1: Everything up to programming is working, including the voltage read-out, that means you're good on drivers and USB connection and all those other things. It also means you most likely put in the connector for the ISP (SPI bus for "In System Programming") the right way. Because if you hadn't, it wouldn't read the voltage, since that requires all those things to work. That is, reading the target voltage correctly requires:
- The GND pin to be connected correctly
- The VCC (ISP) or VTG (JTAG) pin to be connected correctly
- The USB communication to be working
- All programmer drivers to be present
Being able to compile your program would indicate you also have all the required definitions, although if you can select the processor from the drop-down in the programming menu, that also means the core-system has at least found your device definitions. And also, even if you choose a completely different processor, that wouldn't even block you from reading the ID checksum from an atmel using Atmel Studio 5 or later.
2: The most common causes for not being able to program a device (some may apply to your device, some may not, but this list should help you bug-check many designs):
- The Reset pin can't be toggled by the programmer: Either the Reset pin is not connected to the ISP or JTAG connector, or it may be connected to something that drains or sources too much current.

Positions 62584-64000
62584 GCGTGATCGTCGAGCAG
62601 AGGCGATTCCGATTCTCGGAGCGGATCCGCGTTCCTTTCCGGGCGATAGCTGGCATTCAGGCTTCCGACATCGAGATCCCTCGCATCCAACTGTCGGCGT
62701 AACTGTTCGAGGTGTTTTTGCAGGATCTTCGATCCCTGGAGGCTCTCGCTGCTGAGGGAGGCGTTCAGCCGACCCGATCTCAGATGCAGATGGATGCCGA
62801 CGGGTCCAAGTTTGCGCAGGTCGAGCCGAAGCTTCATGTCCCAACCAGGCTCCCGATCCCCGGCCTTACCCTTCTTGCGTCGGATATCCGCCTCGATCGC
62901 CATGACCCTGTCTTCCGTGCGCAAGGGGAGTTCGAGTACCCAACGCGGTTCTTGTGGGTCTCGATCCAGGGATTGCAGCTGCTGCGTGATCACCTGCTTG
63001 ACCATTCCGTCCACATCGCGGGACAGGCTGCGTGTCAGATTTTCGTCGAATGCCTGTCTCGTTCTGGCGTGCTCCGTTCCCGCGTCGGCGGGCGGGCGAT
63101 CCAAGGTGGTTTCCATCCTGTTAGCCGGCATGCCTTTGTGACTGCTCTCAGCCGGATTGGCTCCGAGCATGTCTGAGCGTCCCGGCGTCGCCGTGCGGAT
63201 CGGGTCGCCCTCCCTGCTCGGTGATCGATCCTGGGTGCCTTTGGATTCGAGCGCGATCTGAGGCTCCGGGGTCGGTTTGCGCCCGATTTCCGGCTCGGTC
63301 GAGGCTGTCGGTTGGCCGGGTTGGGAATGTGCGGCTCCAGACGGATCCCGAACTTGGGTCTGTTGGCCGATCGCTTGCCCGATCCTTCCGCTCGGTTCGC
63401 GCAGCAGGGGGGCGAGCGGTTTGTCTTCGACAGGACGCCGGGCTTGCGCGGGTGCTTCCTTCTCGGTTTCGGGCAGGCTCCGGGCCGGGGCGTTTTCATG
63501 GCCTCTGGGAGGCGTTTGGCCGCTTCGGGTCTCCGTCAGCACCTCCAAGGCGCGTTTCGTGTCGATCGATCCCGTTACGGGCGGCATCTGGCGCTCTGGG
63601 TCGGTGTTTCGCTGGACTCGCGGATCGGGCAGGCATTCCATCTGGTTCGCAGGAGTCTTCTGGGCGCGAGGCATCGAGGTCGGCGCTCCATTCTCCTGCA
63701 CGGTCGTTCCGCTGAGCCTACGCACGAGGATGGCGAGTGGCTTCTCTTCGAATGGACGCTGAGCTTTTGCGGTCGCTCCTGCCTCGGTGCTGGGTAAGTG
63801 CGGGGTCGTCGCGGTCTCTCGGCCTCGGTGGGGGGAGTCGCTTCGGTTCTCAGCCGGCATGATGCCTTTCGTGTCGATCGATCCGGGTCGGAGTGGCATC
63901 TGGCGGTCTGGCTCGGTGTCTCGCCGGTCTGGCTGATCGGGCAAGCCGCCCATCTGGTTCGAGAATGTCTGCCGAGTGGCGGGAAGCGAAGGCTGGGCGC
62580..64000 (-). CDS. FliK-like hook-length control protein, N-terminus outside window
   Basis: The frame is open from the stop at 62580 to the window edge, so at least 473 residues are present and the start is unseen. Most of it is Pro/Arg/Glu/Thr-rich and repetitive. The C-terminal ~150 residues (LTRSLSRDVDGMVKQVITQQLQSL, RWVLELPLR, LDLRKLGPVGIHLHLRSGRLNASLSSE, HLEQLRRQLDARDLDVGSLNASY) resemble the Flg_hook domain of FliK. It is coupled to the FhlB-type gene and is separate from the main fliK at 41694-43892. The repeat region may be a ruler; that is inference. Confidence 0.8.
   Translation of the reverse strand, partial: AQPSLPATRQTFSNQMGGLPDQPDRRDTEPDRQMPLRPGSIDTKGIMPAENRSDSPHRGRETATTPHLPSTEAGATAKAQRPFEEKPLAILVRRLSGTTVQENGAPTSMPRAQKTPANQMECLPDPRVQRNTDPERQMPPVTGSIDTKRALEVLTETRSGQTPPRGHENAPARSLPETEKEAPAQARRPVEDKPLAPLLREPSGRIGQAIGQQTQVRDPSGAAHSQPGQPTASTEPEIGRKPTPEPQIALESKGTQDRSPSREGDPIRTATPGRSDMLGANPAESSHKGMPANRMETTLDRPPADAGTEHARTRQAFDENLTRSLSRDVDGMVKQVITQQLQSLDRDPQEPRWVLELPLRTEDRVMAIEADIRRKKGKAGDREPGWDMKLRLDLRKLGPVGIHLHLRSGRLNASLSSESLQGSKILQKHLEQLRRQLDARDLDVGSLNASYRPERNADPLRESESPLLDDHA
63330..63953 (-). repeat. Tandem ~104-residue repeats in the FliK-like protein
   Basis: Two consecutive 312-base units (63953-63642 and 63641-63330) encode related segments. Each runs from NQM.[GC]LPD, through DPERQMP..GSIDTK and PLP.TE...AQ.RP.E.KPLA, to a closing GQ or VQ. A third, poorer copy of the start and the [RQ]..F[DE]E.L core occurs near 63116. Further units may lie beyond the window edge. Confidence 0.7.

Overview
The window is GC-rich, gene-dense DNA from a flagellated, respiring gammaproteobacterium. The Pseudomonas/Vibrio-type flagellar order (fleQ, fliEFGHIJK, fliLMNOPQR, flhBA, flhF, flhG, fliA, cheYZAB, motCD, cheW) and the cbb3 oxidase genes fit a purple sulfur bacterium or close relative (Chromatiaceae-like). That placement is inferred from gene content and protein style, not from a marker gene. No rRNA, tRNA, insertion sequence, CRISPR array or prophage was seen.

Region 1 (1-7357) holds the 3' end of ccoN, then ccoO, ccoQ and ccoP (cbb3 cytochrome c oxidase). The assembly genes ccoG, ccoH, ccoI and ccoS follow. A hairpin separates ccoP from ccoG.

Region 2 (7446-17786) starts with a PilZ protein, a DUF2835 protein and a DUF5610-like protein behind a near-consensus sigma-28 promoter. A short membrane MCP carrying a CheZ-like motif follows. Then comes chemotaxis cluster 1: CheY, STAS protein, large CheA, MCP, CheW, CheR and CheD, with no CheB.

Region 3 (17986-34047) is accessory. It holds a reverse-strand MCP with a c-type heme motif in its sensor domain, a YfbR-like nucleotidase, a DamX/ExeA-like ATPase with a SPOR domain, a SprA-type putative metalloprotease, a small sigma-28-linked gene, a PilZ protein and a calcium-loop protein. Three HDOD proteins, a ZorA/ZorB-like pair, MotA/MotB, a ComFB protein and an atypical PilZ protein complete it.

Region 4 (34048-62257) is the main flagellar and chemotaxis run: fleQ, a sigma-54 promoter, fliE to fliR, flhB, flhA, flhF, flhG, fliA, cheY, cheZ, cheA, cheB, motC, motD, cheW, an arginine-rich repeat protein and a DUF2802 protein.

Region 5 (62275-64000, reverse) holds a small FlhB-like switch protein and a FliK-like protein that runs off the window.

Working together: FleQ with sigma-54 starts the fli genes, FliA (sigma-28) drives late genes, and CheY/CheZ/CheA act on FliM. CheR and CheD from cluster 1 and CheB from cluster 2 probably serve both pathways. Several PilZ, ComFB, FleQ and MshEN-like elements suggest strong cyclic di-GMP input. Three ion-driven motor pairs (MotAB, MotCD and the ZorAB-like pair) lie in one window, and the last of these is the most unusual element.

- One of the data or clock lines cannot be used to communicate: Either they are broken (in the cable, on the board, or bad connection in a connector), or they can also be connected to something else that's too strong for the chip or the programmer.
- Wrong device supply voltage for programming: 99 out of a 100 cases if this is a problem it will still tell you the signature, but some smaller Atmels require their highest supply voltage to be able to program through one or more specific busses. This is probably not your problem right now, but it's good to keep in mind for when you can read a signature, but can't seem to program. In those cases look for "Minimum Programming Voltage" or similar in DC electrical specs.
- The ISP/JTAG clock speed of your programmer is too high for the device: It should never be more than 1/4th of the uC's speed, but can be as low as your programmer supports for the selected device. One thing to test with reading the signature is if it does work at the lowest possible speed (100's of Hz), if it suddenly does, the programmer speed may be the problem. All processors come out of the box set up with a clocking scheme by default and the datasheet will tell you about that. For Tiny/Mega/XMega it usually is an internal oscillator and dividers set so that it runs at 1MHz (means 250kHz ISP or less), but that's not true for all of them.
- Your target uC may have been configured to run on an external clock source or crystal which is missing or broken, meaning your core is no longer running. In that case ISP will certainly not be usable to recover it in most "smaller"/"cheaper" processors without applying that external clock source/crystal. Some controllers may have options for programming in another way that does not depend on the internal core clock (such as some of the parallel programmable ones, but again not all).
So you see, it's not a very easy or clear-cut answer to give on such incredibly little information.